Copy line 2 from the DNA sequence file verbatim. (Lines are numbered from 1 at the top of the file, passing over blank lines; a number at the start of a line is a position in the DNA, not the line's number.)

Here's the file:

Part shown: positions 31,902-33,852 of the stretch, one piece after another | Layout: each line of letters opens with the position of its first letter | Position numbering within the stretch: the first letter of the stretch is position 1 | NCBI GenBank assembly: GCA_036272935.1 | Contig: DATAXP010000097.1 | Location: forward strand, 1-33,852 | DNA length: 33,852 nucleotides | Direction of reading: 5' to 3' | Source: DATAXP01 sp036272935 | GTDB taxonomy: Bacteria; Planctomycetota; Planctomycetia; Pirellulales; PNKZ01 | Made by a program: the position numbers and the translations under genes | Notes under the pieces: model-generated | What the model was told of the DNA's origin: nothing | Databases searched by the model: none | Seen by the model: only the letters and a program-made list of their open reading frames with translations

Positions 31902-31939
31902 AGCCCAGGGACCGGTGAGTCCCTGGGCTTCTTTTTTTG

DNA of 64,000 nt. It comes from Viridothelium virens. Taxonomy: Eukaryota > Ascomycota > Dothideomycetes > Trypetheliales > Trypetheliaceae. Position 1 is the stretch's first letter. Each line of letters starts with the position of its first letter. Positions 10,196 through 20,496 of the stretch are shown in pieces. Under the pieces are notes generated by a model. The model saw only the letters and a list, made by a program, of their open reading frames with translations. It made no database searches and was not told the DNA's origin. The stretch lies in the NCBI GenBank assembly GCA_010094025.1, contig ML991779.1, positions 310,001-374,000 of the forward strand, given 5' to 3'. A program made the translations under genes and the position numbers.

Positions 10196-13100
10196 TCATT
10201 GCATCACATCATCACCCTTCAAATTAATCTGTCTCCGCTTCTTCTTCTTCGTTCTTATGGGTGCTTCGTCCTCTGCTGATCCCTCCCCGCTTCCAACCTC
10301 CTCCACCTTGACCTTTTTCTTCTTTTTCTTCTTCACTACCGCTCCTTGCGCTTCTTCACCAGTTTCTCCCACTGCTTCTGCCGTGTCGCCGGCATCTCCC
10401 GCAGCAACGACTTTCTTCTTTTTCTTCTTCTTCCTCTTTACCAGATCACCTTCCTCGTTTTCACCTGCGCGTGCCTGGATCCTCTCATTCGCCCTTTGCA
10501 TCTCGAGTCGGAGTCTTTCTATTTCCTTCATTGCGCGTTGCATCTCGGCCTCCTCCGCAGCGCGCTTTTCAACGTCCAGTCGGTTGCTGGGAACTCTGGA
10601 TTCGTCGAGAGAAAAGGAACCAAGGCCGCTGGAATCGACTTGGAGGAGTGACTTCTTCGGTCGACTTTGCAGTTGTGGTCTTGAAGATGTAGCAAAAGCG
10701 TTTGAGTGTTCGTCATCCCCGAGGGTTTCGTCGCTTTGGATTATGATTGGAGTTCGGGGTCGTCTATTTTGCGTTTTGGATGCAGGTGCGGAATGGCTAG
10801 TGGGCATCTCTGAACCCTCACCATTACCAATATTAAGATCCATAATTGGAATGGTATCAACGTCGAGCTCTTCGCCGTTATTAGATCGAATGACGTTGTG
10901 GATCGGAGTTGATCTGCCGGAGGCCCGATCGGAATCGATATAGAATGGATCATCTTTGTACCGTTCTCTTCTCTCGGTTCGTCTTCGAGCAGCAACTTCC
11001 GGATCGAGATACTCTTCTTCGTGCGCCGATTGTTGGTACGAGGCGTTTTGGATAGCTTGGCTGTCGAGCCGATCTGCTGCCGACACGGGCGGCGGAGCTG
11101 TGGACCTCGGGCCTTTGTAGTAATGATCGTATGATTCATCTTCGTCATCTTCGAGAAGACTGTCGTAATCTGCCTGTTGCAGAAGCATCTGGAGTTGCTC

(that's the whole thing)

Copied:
Positions 31902-31939